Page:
As I was walking in the ftreets about a fortnight ago, I saw an ordinary fellow carrying a cage full of little birds upon his fhoulder; and, as I was wondering with myself what use he would put them to, he was met very luckily by an acquaintance, who had the fame

curiofity. Upon his asking him what he had upon his fhoulder, he told him that he had been buying sparrows for the opera. Sparrows for the opera, fays his friend, licking his lips, what are they to be roafted? no, no, fays the other, they are to enter towards the end of the first act, and to fly about the stage.

This ftrange dialogue awakened my curiofity fo far, that I immediately bought the opera, by which means I perceived the fparrows were to act the part of finging-birds in a delightful grove; though upon a nearer inquiry I found the fparrows put the fame trick upon the audience, that fir Martin Mar-all practifed upon his miftrefs; for though they flew in fight, the mufic proceeded from a concert of flagelets and birdcalls which were planted behind the scenes. At the fame time I made this difcovery, I found by the difcourfe of the actors, that there were great defigns on foot for the improvement of the opera; that it had been propofed to break down a part of the wall, and to furprife the audience with a party of an hundred horfe, and that there was actually a project of bringing the Newriver into the houfe, to be employed in jetteaus and water-works. This project, as I have fince heard, is poftponed till the fummer-feafon; when it is thought the coolnefs that proceeds from fountains and cafcades will be more acceptable and refreshing to people of quality. In the mean time, to find out a more agreeable entertainment for the winter-feafon, the opera of Rinaldo is filled with thunder and lightning, illuminations and fire-works; which the audience may look upon without catching cold, and indeed without much danger of being burnt; for there are several engines filled with water, and ready to play at a minute's warning, in case any fuch accident fhould happen. However, as I have a very great friendship for the owner of this theatre, I hope that he has been wife enough to insure his house before he would let this opera be acted in it.


It is no wonder, that those scenes should be very prifing, which were contrived by two poets of different nations, and raised by two magicians of different fexes. Armida (as we are told in the argument) was an

Amazonian enchantrefs, and poor feignior Caffani (as we learn from the perfons reprefented) a chriftian-conjurer (Mago Chriftiano.) I must confefs I am very much puzzled to find how an Amazon fhould be verfed in the black art, or how a good chriftian, for fuch is the part of the magician, should deal with the devil.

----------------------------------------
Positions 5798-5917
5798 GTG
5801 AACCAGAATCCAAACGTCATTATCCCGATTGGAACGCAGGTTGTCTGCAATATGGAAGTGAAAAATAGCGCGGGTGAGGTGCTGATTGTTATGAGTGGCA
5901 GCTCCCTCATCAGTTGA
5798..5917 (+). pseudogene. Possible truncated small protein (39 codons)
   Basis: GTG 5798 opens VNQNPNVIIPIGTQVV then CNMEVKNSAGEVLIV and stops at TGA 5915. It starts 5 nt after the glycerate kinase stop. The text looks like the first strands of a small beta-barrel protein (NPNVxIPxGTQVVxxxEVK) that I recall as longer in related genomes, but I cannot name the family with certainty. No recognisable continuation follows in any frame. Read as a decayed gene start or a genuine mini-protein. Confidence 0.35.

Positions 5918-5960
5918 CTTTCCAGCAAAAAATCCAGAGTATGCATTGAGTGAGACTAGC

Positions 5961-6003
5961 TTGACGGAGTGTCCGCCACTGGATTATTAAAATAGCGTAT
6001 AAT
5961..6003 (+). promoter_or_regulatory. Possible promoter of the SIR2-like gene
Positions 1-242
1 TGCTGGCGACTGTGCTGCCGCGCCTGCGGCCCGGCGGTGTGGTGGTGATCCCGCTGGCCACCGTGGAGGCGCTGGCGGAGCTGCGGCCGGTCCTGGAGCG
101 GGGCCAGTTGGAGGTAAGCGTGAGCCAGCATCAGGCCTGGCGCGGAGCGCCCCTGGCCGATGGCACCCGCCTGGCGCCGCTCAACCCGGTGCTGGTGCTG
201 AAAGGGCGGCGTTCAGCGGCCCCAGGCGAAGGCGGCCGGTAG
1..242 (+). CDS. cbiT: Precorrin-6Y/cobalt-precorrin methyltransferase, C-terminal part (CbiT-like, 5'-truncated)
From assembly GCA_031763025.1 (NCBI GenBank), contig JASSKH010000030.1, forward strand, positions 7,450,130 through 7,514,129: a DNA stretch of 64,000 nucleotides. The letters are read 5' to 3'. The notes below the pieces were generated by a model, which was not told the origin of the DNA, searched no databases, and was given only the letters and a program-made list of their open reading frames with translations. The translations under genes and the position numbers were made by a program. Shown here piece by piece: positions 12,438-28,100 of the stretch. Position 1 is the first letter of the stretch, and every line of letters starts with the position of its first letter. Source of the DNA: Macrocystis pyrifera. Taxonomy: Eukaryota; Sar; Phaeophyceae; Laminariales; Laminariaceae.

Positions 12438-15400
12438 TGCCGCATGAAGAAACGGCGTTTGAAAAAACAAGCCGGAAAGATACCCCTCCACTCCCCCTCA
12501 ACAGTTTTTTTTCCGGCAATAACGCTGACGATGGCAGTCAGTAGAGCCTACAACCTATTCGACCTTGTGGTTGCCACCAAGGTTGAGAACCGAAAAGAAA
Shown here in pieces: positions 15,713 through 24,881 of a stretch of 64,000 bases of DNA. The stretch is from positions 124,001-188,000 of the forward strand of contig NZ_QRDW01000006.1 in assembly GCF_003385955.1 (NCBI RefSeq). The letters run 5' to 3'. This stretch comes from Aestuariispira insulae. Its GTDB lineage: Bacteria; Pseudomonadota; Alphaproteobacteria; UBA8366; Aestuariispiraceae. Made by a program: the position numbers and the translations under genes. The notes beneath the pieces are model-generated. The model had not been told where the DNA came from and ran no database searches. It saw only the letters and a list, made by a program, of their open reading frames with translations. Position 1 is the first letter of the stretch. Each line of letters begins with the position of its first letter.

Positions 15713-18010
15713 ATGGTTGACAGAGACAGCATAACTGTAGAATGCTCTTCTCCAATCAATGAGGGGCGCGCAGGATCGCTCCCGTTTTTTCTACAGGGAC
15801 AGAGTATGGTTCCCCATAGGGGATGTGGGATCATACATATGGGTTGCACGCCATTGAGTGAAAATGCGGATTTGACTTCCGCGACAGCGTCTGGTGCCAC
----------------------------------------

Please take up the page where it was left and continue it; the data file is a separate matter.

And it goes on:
To confider the poet after the conjurers, I fhall give you a taste of the Italian from the first lines of his preface. Eccoti, benigno lettore, un parto di poche fere, che fe ben nato di notte, non è però aborto di tenebre, mà fi farà conofcere figlio d'Apollo con qualche raggio di Parnaffe. Behold, gentle reader, the birth of a few evenings, which, though it be the offspring of the night, is not the abortive of darkness, but will make itself known to be the fon of Apollo, with a certain ray of Parnaffus.

He af

terwards proceeds to call mynheer Handel the Orpheus of our age, and to acquaint us, in the fame fublimity of ftyle, that he compofed this opera in a fortnight. Such are the wits, to whofe taftes we fo ambitioufly conform ourselves. The truth of it is, the finest writers among the modern Italians exprefs themfelves in fuch a florid form of words, and fuch tedious circumlocutions, as are used by none but pedants in our own country; and at the fame time fill their writings with fuch poor imaginations and conceits, as our youths are afhamed of before they have been two years at the univerfity. Some may be apt to think that it is the difference of genius which produces this difference in the works of the two nations; but to fhew there is nothing in this, if we look into the writings of the old Italians, fuch as Cicero and Virgil, we fhall find that the English writers, in their way of thinking and expreffing themselves, refemble thofe authors much more than the modern Italians pretend to do. And as for the poet himself, from whom the dreams of this opera are taken, I muft entirely agree with monfieur Boileau, that one verfe in Virgil is worth all the clinquant or tinfel of Taffo.

But to return to the fparrows; there have been fo many flights of them let loofe in this opera, that it is feared the house will never get rid of them; and that in other plays they may make their entrance in very wrong. and improper fcenes, fo as to be feen flying in a lady's